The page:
On July 7, the Consumer Financial Protection Bureau (Bureau) finalized amendments to federal mortgage disclosure requirements under the Real Estate Settlement Procedures Act (RESPA) and the Truth in Lending Act (TILA) that are implemented in Regulation Z (which is TILA’s implementing regulation).1 The amendments memorialize past informal guidance, whether provided through webinar, compliance guide, or otherwise, and make additional clarifications and technical amendments. These amendments also make a limited number of additional substantive changes, where the Bureau has identified discrete solutions to specific implementation challenges. The Bureau also issued a limited follow-up proposal to address a discrete implementation issue.2
The Bureau did not reopen any major policy decisions with this rulemaking, and the Bureau recognizes that these amendments do not and cannot “address every concern that has been raised to the Bureau.”3 The Bureau states that it believes that industry “has made substantial implementation progress,” and that the Bureau “is prioritizing its resources to further facilitate industry’s implementation progress.”4
Among other changes, the amendments will:
- Create Tolerances for the Total of Payments. The Truth in Lending Act establishes accuracy tolerances for calculating the finance charge and disclosures affected by the finance charge. In part to address concerns that the liability for creditors and their assignees could result from minor or technical violations, and in light of prior changes to certain underlying regulatory definitions, the Bureau has established express tolerances for the total of payments to parallel the existing provisions regarding the finance charge.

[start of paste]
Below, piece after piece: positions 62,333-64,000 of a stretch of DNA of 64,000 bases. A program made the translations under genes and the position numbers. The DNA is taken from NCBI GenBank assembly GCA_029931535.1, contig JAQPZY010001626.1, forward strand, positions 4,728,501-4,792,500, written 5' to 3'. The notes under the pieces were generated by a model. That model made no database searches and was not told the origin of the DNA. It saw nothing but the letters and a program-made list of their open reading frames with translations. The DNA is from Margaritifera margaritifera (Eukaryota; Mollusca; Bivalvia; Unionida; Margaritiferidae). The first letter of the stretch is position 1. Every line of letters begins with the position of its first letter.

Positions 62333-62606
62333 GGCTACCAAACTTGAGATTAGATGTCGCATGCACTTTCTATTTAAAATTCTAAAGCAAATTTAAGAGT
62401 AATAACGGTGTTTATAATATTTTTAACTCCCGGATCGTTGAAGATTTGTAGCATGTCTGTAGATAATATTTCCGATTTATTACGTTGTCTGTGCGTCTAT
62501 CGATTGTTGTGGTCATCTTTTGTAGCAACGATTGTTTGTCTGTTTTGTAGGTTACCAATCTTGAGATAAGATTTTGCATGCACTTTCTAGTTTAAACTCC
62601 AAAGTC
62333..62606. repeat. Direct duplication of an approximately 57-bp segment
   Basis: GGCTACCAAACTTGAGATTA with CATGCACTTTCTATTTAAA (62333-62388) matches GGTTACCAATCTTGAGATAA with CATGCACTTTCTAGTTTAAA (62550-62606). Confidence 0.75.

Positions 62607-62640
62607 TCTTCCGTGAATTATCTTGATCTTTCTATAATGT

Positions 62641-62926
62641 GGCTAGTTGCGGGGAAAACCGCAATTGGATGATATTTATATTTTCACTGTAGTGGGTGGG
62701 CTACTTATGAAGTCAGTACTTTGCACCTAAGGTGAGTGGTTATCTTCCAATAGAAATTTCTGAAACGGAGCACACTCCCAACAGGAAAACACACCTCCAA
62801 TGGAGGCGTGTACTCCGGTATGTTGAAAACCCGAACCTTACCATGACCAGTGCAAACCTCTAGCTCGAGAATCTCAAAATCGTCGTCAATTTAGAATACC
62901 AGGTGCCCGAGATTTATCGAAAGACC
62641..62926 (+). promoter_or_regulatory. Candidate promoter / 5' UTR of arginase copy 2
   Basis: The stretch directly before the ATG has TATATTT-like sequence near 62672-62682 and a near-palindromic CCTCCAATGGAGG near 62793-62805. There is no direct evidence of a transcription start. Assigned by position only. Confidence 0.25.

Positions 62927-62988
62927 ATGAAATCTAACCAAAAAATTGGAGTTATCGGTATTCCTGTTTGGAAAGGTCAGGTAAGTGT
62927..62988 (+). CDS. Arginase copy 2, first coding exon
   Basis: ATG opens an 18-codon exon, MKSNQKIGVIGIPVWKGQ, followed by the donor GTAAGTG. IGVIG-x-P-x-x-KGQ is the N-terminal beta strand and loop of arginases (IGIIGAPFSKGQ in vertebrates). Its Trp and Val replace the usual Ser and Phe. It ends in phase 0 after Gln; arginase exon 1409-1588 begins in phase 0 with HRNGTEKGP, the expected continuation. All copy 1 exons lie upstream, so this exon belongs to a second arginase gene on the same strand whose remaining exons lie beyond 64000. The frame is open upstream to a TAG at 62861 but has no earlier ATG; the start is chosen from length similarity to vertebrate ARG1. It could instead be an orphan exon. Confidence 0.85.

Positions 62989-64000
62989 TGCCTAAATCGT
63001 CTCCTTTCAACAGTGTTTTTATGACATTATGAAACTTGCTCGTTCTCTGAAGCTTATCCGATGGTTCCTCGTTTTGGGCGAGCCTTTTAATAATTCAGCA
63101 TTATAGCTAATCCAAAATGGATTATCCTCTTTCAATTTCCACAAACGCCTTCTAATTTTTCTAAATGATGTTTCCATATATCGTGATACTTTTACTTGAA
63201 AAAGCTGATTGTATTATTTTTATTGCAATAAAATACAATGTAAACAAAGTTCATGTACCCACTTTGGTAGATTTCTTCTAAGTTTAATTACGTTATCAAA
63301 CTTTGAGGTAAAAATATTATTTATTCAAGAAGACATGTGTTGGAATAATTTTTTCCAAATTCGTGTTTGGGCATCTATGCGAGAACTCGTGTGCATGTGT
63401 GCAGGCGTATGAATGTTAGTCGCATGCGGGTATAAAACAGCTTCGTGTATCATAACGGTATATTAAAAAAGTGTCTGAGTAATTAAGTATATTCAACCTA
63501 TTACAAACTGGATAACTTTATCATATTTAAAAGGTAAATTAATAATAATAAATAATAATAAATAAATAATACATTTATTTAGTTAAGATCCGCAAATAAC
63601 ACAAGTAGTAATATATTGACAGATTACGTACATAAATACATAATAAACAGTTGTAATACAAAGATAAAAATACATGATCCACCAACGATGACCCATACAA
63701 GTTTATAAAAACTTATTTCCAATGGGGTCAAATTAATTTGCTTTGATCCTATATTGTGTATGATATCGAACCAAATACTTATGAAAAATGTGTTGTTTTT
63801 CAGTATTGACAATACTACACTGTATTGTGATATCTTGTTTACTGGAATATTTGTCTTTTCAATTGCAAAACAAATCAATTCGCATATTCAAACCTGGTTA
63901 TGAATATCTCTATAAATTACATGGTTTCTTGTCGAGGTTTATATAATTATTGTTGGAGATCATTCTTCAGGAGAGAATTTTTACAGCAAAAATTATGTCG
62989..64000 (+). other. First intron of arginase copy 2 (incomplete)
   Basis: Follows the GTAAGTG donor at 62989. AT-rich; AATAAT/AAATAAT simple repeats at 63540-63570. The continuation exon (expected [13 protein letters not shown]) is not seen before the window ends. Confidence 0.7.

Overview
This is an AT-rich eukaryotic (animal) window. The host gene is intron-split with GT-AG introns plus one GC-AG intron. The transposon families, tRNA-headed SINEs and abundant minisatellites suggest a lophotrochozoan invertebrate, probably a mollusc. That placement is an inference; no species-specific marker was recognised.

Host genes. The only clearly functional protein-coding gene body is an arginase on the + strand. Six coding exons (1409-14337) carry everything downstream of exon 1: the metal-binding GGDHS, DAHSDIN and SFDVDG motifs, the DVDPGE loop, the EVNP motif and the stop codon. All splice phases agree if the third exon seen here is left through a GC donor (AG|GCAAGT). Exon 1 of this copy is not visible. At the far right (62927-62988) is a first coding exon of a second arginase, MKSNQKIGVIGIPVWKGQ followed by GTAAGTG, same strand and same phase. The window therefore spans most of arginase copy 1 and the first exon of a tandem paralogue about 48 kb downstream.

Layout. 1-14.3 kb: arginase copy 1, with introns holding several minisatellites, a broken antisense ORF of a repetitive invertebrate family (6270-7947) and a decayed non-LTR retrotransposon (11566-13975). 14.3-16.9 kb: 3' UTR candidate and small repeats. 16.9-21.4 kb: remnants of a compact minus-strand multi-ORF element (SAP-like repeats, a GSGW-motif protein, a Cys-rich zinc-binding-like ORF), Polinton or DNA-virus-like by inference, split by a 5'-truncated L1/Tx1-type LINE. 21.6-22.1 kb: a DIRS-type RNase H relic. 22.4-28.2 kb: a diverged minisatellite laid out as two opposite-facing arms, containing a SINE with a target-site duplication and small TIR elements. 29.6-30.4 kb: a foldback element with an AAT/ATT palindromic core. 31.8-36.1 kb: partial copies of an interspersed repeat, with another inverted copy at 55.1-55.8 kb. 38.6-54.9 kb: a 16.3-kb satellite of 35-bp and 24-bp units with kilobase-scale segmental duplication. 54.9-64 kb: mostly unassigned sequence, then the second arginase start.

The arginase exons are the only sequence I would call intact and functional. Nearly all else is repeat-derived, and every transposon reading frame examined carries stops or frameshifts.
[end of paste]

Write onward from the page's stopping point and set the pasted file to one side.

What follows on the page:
- Adjusts a Partial Exemption that Mainly Affects Housing Finance Agencies & Nonprofits. The existing rule provides a partial exemption from the integrated disclosure requirements for certain non-interest bearing subordinate lien transactions that provide down payment and other homeowner assistance (housing assistance loans). The amendments expand the scope of the partial exemption and provide additional flexibility when loans satisfy the partial exemption.
- Require Uniform Coverage of Cooperative Units. Under the existing rule, coverage of cooperative units depends on whether cooperatives are classified as real property under state law. Because state law sometimes treats cooperatives differently for different purposes, there may be uncertainty and potential inconsistency among market actors regarding coverage of the integrated disclosure requirements. The amendments require provision of the integrated disclosures in transactions involving cooperative units, whether or not cooperatives are classified under state law as real property.